San Jose, California, March 13, 2021: To say that Ethiopia has had a troubled history with elections would be a gross understatement. The infamous 2005 elections resulted in government-sanctioned killings and years of human rights abuses by the Ethiopian Peoples’ Revolutionary Democratic Front (EPRDF) government. Fourteen years after the EPRDF overthrew the dictatorial Dergue government, elections were scheduled that initially appeared to elevate opposition parties to take control of government. However, using the jailing of opposition leaders and manipulation in the counting of votes, the EPRDF government forestalled its apparent loss. Outlawing opposition parties and jailing or exiling their leaders, the EPRDF prevented even the possibility of free and fair elections.
In 2010, the EPRDF won 99.6 percent of parliamentary seats and continued to restrict political space for the opposition. Independent media was decimated, civil society groups virtually eliminated and peaceful public demonstrations were shut down, often by force. In the 2015 elections, the National Electoral Board of Ethiopia (NEBE) announced that the EPRDF coalition won 546 of 547 parliamentary seats.
The next national elections were supposed to be held in on 29 August 2020, but were delayed by the House of Representatives due to the COVID-19 pandemic. In late December of last year, the NEBE stated that it would take place on 5 June 2021. However, the election postponement, along with the dissolution of the EPRDF and the creation of the new Prosperity Party sparked a conflict that threatens to prevent the possibility of free and fair elections in Ethiopia that could at long last resolve cycles of dictatorial government and inter-ethnic conflict.
It was the Tigray elite, using their Tigrayan Peoples’ Liberation Front (TPLF), that ran the EPRDF government that doomed the country to decades of human rights abuses and lost years for Ethiopian democracy. For too many outside observers, the TPLF was the invisible hand behind the political killings, brutality and manipulation of democracy. While in power for 27 years (1991 - 2018), TPLF implemented an apartheid-like system complete with an ID card that documented the bearer's ethnicity (for the first time in Ethiopian history). Blatant favoritism was demonstrated in all sectors of society, including the economy, military, education, and even religious institutions, thus creating simmering resentment and tension in the remaining 94% of the population.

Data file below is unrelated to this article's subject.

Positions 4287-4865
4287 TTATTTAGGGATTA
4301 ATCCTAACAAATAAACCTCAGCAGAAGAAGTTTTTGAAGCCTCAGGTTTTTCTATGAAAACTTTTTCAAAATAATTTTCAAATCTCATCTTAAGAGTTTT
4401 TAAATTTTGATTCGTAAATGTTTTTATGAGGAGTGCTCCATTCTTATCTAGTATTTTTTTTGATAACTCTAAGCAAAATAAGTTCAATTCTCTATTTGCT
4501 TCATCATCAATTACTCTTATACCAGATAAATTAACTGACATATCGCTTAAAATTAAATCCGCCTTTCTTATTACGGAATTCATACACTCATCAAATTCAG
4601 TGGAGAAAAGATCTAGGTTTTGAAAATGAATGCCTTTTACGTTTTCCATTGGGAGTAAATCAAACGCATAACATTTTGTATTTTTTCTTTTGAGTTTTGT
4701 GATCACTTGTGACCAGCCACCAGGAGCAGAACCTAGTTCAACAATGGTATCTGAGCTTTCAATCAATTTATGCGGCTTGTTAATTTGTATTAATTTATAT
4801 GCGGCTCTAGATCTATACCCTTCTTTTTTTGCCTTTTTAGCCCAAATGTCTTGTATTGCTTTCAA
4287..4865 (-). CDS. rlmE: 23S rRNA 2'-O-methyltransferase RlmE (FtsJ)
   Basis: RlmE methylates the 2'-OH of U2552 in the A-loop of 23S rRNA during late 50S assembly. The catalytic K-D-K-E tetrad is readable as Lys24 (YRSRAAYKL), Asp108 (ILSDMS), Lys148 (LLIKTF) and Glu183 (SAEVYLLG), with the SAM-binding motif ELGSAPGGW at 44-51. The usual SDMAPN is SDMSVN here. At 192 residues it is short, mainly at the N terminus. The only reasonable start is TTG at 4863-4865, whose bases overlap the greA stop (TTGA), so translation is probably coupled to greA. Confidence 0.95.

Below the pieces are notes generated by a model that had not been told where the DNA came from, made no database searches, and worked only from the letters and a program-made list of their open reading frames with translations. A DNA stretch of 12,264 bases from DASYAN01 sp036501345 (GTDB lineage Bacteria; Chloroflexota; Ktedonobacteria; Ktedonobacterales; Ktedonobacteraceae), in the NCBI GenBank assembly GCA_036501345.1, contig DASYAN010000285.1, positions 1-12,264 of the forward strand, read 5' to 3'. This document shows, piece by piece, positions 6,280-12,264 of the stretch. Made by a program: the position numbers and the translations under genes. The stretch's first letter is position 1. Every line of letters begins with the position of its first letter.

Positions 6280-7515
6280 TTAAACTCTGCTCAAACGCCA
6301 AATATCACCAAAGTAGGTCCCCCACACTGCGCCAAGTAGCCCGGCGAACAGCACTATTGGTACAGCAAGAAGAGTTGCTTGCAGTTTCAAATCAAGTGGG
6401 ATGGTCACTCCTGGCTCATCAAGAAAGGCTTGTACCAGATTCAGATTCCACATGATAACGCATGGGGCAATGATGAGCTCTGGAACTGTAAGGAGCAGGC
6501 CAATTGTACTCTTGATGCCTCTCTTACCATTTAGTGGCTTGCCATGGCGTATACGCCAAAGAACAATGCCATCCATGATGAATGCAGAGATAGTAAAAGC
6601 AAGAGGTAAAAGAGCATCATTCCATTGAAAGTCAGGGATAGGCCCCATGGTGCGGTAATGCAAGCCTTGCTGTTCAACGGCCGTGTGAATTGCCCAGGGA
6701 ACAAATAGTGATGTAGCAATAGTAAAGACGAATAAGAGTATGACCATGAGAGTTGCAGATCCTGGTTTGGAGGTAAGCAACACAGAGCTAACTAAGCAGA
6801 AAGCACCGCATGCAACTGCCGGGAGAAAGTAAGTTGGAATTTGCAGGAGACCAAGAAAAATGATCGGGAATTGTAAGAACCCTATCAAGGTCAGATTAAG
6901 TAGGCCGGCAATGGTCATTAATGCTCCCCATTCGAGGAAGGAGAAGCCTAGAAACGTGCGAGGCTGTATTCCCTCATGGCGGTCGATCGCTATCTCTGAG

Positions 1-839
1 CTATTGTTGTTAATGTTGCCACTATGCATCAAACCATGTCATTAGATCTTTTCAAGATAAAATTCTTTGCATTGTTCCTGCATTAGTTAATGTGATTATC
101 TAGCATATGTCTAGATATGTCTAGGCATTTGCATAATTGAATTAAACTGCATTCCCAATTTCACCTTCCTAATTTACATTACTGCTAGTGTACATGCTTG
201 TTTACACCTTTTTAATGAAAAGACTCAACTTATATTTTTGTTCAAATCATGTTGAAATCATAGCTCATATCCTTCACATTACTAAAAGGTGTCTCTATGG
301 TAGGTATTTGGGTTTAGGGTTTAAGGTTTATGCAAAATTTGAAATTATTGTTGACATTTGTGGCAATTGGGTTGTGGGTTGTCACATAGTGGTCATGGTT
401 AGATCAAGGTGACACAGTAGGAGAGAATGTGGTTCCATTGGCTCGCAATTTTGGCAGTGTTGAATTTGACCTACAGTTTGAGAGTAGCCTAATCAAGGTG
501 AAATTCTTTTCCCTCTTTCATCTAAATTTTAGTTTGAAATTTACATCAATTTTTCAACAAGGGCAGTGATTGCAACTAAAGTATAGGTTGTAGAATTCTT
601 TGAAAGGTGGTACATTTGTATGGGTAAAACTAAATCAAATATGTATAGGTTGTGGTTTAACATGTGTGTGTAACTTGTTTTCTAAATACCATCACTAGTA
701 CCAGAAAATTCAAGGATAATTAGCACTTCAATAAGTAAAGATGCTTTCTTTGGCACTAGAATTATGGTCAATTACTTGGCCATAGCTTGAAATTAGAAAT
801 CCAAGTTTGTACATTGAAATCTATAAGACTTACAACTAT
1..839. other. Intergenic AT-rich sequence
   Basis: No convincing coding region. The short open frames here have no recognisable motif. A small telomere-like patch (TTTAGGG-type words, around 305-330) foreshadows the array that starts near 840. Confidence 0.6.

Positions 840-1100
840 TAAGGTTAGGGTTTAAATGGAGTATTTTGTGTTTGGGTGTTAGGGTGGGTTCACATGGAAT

The TPLF re-drew boundaries of regional states in Ethiopia along ethnic lines in a clear divide-and-rule strategy. Large swaths of land were taken from other ethnicities, including Amharas and Afars and incorporated into a suddenly much larger state of Tigray, causing new animosities. Any residents of a different ethnicity were now suddenly seen as outsiders, leading to innumerable cases of gruesome killings, mass displacement of people and instability. They particularly targeted the Amhara ethnic group (about 30% of the population) and fabricated false narratives that portrayed the Amhara in particular as being historic enemies of other ethnicities, especially the Oromo. This led to hundreds of gruesome killings of Amhara civilians for more than 15 years. In addition, hundreds of Anuak were murdered and thousands displaced so that their fertile land could be given to foreign investors.
Since losing power and retreating to Tigray in 2018, TPLF has left no stone unturned in its effort to destabilize Ethiopia, sponsoring terror groups to destabilize the government of Prime Minister Abiy Ahmed and force a return to a state of emergency once it was clear that he would not be a TPLF puppet ruler. Now they have endangered the latest opportunity for Ethiopia to emerge from decades of misrule to say the least.
It has been widely acknowledged that the current conflict in Tigray was started by TPLF attacks on the government’s Northern Command. The TPLF itself admitted shelling Eritrea, which led to that government sending in military forces. In his 19 November 2020 briefing, Tibor Nagy, then-U.S. Assistant Secretary of State for African Affairs said: “We remain deeply concerned over reports that civilians have been purposely targeted and attacked. We condemn the November 12 massacre in Mai-Kadra, apparently perpetrated by TPLF soldiers and militia as they retreated from the town”.
The resulting chaos has played to the sympathies of the world community for the Tigrayan people caught up in the conflict and brutalized by errant military forces. But sympathy for the Tigrayan people must not include the Tigray elite, who are responsible for this conflict and its resulting mayhem.